Nina Koshetz


Nina Koshetz (Ukrainian: Ніна Павлівна Кошиць; Russian: Нина Павловна Кошиц; née Poray-Koshetz (uk:Порай-Кошиці); 30 December 1891 – 14 May 1965) was a Russian-Ukrainian, later American opera soprano, recital singer and actress, and the niece of Alexander Koshetz.

Nina Koshetz
Nina Koshetz in The Chase.jpg
Koshetz in The Chase, 1946
Born(1891-12-30)December 30, 1891
DiedMay 12, 1965(1965-05-12) (aged 73)

Early life and careerEdit

Nina Koshetz accompanied by Maurice Ravel in January 1928, during the composer's American tour.
Nina Koshetz with (left) her husband Alexander de Shubert and (right) Japanese artist Toyohari Yamanouchi in December 1922

Nina Koshetz was born in Kyiv, then moved to Moscow and became an opera singer. Her father, opera singer Pavel Koshetz (Ukrainian: Павло Олексійович Кошиць; ru: Павел Алексеевич Кошиц; 1863 - 2 March 1904), committed suicide in 1904, when Nina was 12 years old. From 1908–13 she studied in Moscow State Conservatory with Konstantin Igumnov and Sergei Taneyev, among others.[1]

Having received voice lessons in France from the retired dramatic soprano Felia Litvinne, she sang leading roles in opera and performed in principal opera houses across Russia and Europe. In the late 1910s she performed at the Petrograd Conservatory and was accompanied by then-unknown Vladimir Horowitz. She had initially resisted being accompanied by the unknown student, but afterward insisted only he could accompany her there; she subsequently programmed some of Horowitz's songs.

In 1920 Koshetz joined Ukrainian Republic Capella co-founded and led by her uncle Oleksandr Koshyts on their European Tour. After which she emigrated to the US and joined the Chicago Opera Association where she sang in the premiere of Prokofiev's The Love for Three Oranges (1921).[citation needed]

Nina Koshetz later performed for the Russian Opera Company in New York City and on tour in South America. At the end of the 1920s she was active in France, where she appeared in the French premiere of Sadko. Known for her overly-extravagant life style, her vocal powers declined in the 1930s and in 1940 she retired to Hollywood where she made a living as a voice teacher and restaurateur (a venture that ended in bankruptcy in 1942). She appeared in bit parts in several Hollywood movies. She died in Santa Ana, California in 1965.[citation needed]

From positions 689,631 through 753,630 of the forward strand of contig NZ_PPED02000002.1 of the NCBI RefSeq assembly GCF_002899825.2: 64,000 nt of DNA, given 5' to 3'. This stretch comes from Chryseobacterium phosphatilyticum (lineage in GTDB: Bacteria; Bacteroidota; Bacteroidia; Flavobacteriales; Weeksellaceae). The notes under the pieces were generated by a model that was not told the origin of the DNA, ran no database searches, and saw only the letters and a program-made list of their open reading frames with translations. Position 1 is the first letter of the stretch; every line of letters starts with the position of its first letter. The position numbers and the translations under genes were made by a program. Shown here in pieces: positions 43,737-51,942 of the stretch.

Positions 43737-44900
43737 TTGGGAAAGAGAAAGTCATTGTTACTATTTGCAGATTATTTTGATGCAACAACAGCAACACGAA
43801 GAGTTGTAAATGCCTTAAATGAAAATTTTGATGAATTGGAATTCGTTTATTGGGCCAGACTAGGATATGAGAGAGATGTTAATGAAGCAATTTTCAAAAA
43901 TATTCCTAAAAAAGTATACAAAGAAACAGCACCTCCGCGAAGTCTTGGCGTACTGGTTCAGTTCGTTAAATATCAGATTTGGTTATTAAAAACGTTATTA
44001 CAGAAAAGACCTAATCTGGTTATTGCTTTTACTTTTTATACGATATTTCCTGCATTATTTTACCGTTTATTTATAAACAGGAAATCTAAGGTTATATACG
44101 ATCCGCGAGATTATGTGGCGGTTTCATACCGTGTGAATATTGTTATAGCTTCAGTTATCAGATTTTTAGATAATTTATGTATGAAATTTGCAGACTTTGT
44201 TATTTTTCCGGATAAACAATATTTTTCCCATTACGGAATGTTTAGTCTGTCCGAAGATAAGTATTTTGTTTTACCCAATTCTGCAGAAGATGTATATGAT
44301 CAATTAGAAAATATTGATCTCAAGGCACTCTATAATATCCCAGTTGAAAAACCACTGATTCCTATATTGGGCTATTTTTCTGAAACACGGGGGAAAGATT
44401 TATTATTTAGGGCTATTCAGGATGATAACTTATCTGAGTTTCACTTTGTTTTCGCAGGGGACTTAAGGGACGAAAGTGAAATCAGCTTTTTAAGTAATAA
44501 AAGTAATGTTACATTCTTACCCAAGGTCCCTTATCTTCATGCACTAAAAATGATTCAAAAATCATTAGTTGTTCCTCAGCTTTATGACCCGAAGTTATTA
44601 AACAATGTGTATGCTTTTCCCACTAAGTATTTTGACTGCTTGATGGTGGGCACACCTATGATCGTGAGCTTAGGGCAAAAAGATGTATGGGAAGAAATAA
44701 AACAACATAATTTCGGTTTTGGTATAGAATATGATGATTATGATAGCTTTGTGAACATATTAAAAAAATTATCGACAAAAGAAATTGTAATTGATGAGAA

Nina's daughter Marina Koshetz (also known as Marina Schubert; 1912–2001) was an operatic soprano.

Relationship with RachmaninoffEdit

She had a working relationship with composer Sergei Rachmaninoff during the 1910s, and he composed a cycle of six romantic songs dedicated to her (opus 38).[2]


  • The Nina Koshetz Edition - 1916-1941

Songs by Mussorgsky, Tchaikovsky, Rimsky-Korsakov, Gretchaninov, Varlamov, Rachmaninoff, Anton Arensky, Martini, Ponce, Ravel, and Chopin etc.; arias from Sadko, The Demon, Dobrynia Nikititch, The Fair at Sorochyntsi, Pique Dame and Prince Igor. CD released 1993 (Opal/Pavilion Records, 9855)

  • Nina Koshetz – Complete Victor and Schirmer recordings 1928/29 and 1940 (and Odarka Trifonieva Sprishevskaya – Victor recordings)

Songs and arias by Borodin, Rimsky-Korsakov, Ravel, Ponce, Martini, Chopin, Gretchaninov, Rachmaninoff, Arensky, Tchaikovsky. (Nimbus Prima Voce CD NI 7935-36)

Film rolesEdit

She appeared as "Countess Vorontsov" opposite Ivan Mozzhukhin in the silent film The Loves of Casanova (1927), and as "Fatme" in Secrets of the Orient (1928). After her retirement from the operatic and concert stage, she appeared in bit parts in talkie films such as Algiers (1938), The Chase (1946), Captain Pirate (1952), and Hot Blood (1956).

Further readingEdit

  • Scott, M (1979), The Record of Singing II, pp 23–25
  • Scott, M (2008), "Rachmaninoff" (The History Press. Gloucester, 2008.) pp 109–110; ISBN 978-0-75094-376-5
  • Steane, J B (1992), 'Koshetz, Nina' in The New Grove Dictionary of Opera, ed. Stanley Sadie (London); ISBN 0-333-73432-7


  1. ^ (in Russian)Aron Proujanski. Moscow. Native singer. 1750—1917: Dictionary—Pub. 2nd —М., 2008
  2. ^ Scott. "Rachmaninoff" (see further reading)

External linksEdit

  • Nina Koshetz at IMDb
  • Musicweb review of Koshetz recordings released by Nimbus Records
  • Biographical page on Cantabile-Subito website
  • Nina Koshetz with her daughter Marina at Getty Images
  • Nina Koshetz at Find a Grave